SF Botanical Garden reassures public after Reddit post causes panic over rare plants' fate

Photo: SF Botanical Garden
By Camden Avery - Published on October 08, 2019.

Plant lovers around the city were in a panic after a volunteer for the San Francisco Botanical Garden announced on Reddit on Sunday that the garden's nursery — which hosts regular plant sales — would be closing in the not-too-distant future for a two-year remodel.

The volunteer expressed dismay that the nursery's demolition could be a death sentence for some rare plant varieties that exist nowhere else in the world, causing an uproar from readers on the r/plants subreddit.

But the wave of public concern was unjustified, according to the Botanical Garden's executive director, Stephanie Linder. 

The nursery's rare plants will find a new home in Golden Gate Park during the remodel, and they'll eventually be brought back to a state-of-the-art facility, with room for even more endangered specimens, according to an SFGate story

That's thanks to a $2 million matching gift from Tableau Software founder Patrick Hanrahan and his wife, computer animator and Botanical Garden board member Delle Maxwell, which will account for a big remaining chunk of the new nursery's estimated $6 million budget.

"If we can raise all the money by the end of the fiscal year and secure all the permitting and approval, we would like to start decommissioning and the demolition process next summer," says Linder, who says building a new nursery will take 12 to 18 months.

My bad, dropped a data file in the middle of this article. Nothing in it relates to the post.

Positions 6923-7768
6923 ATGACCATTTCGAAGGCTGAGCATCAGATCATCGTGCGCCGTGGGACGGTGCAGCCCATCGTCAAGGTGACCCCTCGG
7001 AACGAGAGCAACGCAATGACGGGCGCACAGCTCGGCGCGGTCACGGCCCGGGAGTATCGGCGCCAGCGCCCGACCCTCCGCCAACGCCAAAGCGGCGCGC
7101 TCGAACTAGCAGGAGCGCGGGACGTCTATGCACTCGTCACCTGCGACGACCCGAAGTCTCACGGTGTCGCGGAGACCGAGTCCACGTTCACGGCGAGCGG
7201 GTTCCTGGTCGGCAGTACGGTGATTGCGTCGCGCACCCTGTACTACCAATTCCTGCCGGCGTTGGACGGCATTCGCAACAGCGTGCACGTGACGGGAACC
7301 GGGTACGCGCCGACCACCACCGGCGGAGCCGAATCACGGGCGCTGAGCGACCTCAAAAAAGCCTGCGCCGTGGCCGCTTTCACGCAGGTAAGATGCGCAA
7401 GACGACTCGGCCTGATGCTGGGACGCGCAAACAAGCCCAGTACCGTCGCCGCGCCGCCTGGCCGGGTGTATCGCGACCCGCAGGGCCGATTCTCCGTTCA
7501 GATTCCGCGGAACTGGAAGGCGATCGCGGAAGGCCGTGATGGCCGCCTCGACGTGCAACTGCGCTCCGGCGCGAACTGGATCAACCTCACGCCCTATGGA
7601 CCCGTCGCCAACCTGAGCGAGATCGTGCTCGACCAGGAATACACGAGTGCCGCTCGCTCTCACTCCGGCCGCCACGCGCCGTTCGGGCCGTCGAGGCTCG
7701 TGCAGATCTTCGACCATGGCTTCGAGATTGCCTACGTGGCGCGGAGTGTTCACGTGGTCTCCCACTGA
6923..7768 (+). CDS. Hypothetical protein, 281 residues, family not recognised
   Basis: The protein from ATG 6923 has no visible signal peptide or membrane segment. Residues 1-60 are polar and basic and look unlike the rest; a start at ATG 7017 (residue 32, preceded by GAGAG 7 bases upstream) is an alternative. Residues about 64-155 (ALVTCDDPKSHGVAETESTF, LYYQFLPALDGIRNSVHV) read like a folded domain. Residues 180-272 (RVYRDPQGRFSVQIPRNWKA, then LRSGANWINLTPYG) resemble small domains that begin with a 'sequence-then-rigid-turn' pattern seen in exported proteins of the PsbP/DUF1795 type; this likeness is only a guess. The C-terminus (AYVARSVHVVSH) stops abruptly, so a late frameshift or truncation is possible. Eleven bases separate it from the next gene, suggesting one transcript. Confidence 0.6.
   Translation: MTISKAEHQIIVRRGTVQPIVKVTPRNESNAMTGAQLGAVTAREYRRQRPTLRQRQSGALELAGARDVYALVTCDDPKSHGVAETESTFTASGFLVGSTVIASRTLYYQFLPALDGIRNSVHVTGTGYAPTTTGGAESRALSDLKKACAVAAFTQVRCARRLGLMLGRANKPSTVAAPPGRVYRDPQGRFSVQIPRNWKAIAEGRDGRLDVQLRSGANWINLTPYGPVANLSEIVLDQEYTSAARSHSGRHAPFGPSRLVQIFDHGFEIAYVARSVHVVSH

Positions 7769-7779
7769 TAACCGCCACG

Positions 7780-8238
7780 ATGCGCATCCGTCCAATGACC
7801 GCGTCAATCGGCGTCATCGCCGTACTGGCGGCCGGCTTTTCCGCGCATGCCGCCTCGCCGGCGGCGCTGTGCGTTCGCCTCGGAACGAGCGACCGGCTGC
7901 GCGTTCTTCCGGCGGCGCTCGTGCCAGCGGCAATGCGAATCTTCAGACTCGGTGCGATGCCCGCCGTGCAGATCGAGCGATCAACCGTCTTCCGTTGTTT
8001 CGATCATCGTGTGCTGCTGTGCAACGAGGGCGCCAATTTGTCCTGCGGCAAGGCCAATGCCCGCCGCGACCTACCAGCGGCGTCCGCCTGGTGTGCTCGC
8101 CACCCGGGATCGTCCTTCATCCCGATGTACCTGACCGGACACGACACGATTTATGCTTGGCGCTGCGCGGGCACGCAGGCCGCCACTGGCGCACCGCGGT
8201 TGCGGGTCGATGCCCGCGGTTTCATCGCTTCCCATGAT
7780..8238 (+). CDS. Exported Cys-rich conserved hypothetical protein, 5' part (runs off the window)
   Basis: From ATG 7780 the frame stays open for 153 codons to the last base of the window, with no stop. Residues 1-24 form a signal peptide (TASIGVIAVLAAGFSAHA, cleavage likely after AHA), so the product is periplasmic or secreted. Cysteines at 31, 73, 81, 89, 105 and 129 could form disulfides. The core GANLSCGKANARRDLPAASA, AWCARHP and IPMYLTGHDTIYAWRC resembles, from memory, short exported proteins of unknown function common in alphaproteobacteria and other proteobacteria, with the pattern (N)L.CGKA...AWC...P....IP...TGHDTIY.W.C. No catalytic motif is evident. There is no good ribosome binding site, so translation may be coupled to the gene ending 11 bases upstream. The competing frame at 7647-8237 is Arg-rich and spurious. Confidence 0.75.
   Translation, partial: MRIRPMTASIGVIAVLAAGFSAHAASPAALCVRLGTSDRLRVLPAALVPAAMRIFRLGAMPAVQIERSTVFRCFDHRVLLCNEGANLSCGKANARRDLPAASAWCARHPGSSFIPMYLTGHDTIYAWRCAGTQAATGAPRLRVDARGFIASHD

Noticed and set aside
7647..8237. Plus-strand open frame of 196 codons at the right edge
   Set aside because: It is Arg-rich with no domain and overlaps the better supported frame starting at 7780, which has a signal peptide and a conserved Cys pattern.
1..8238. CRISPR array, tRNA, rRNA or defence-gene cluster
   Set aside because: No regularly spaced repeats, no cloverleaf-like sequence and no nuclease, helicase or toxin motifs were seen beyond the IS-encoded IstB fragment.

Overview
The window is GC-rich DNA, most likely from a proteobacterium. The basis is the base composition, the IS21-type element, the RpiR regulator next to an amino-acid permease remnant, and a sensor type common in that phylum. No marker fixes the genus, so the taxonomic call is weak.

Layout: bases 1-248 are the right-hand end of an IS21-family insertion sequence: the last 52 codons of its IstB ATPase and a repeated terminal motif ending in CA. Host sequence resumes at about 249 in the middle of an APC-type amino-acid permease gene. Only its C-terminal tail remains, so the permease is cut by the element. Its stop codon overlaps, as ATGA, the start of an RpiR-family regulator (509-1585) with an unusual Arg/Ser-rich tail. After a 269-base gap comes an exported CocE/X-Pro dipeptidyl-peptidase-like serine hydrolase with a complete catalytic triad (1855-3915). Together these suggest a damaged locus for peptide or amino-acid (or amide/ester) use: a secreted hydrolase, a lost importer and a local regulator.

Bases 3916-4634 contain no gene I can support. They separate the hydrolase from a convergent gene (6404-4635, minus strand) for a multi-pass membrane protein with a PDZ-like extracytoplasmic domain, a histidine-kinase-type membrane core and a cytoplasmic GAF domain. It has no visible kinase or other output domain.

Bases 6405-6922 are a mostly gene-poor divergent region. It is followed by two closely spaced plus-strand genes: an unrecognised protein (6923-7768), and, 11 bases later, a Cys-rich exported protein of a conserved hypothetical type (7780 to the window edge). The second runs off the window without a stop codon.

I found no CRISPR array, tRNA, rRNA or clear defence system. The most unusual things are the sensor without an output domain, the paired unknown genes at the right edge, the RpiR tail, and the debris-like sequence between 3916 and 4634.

Before the Reddit post broke, the garden was about a month out from making the renovation announcement formally, so concept plans and renderings for the new nursery aren't quite ready for review, Linder said. 

"We have a general concept plan" for what it will look like, she said, "but we are in the process of further developing that. We do need to do further work before we would be sharing it broadly."

A shopper at an SF Botanical Garden plant sale. | Photo: SF Botanical Garden/Facebook

Linder said the nursery's plant inventory would be fully assessed before closing the facility, and endangered plants in need of special care would either be planted out in the permanent collection on the garden's 55 acres, or housed under SFBG's care in the Golden Gate Park plant nursery.

Contrary to the Reddit post, members of the public will not be allowed to house garden specimens. 

"If there's anything that can't go to the Golden Gate Park nursery," Linder said, "we have relationships with other institutions," like the Conservatory of Flowers.

The nursery's more commonplace plants will continue to be sold down at upcoming plant sales — the next one is set for this weekend, October 12 and 13. 

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